The impact of providing hands-on, interactive projects

With inventXYZ, President’s Innovation Prize winner Nikil Ragav has created a high-tech curriculum for high school to motivate future problem-solvers.

Nikil Ragav portrait
Winner of the 2020 President’s Innovation Prize, Nikil Ragav

Nikil Ragav’s inventXYZ program is dedicated to bringing high-tech, hands-on education to high school students everywhere by setting up makerspaces, or collaborative work spaces, at partner schools across the country.

His proposal to address that need was selected for the 2020 President’s Innovation Prize, which includes an award of $100,000, and an additional $50,000 living stipend.

Ragav, from Sugar Land, Texas, graduated from Penn last year from the Jerome Fisher Program in Management and Technology (M&T) studying electrical engineering in the School of Engineering and Applied Science and operations at the Wharton School.

“Nearly every job, regardless of industry, from manufacturing to marketing,” says Ragav, “is fundamentally changing due to advances in robotics, AI, automated manufacturing, internet connected electronics, and data science.”

Implementing his idea

Since winning the prestigious Innovation Prize in 2020, Ragav has been busy implementing his idea. He launched a new website at

In summer 2020, after schools had to go virtual, he launched the “inventsummer” program where students could sign up directly to learn to build and code real-world projects. For example, students got a chance to build and code a handheld Pong video game while applying algebraic systems of equations and inequalities. They also learned about self-driving cars with expert mentors at Nuro and Google X.

This summer, in a series of new, intense, week-long programs, students can learn from mentors how to build and code projects. Courses include: Code your own COVID Spread Simulator, Visualize Senate Election Data, and Build a Portable Music Synthesizer. Students can sign up at

In addition, Ragav deployed a curriculum project completely virtually in the Centennial School District, in Lower Bucks County, where AP Statistics students coded a COVID-19 spread simulator. Assistant Principal Joe Plum of William Tennent High School in Warminster, Pennsylvania, says he was empowered and energized by the impact of the program.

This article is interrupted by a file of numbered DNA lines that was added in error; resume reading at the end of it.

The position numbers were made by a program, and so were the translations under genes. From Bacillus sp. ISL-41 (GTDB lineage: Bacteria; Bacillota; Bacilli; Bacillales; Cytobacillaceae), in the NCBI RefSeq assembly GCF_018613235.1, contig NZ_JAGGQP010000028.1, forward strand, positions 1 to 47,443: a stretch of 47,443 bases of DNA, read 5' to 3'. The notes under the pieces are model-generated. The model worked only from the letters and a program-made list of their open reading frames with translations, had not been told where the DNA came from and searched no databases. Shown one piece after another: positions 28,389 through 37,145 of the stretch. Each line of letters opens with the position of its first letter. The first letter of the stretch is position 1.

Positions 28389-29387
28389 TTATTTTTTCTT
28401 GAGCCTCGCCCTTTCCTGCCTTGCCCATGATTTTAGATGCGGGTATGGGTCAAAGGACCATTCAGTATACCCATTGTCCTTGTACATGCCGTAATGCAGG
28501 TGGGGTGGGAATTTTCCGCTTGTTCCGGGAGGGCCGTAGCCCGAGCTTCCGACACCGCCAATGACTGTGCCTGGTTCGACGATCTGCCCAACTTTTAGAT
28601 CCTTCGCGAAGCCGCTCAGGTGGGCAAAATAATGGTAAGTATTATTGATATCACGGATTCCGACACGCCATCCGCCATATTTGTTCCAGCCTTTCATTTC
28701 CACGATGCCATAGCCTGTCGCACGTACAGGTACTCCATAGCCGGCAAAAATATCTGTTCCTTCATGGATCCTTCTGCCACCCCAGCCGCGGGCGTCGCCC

pong circuit board
In the “inventsummer” program, students signed up to learn to build and code real-world projects. This is the final assembly and working code of one project—a Pong video game.

“I was blown away by the presentation students did,” says Plum. “The level of sophistication, the rigor of the project, and the quality of the product was phenomenal.”

At the end of the course, the students gave a presentation where Penn’s Executive Vice President Craig Carnaroli was in attendance.

Carnaroli expressed to Ragav how much he “loved watching the students’ reaction to applying what they learned.”

Lisette del Pino, a senior in Penn’s School of Arts & Sciences studying math and computer science, joined the inventXYZ team in fall of 2020 as a lead curriculum developer blending computer science, math, and data science.

“Our inventcurriculum integrates real-world, hands-on STEM and computer science projects into core classes,” says del Pino. “For example, in Statistics, students code a COVID-19 spread simulator, implementing core concepts such as the binomial distribution in Python to model real-world phenomena. In World History, students recreate ancient civilizations in VR. In Government, students use data science techniques to analyze the text of major Supreme Court cases in a new light.”

Our goal is to help high school and district administrators … demystify the future of work and prepare students with hands-on STEM and computer science skills in each of their core courses. President’s Innovation Prize winner Nikil Ragav

inventXYZ aims to empower the inventors of tomorrow through practical, real-world experiences and education for all students regardless of income or background.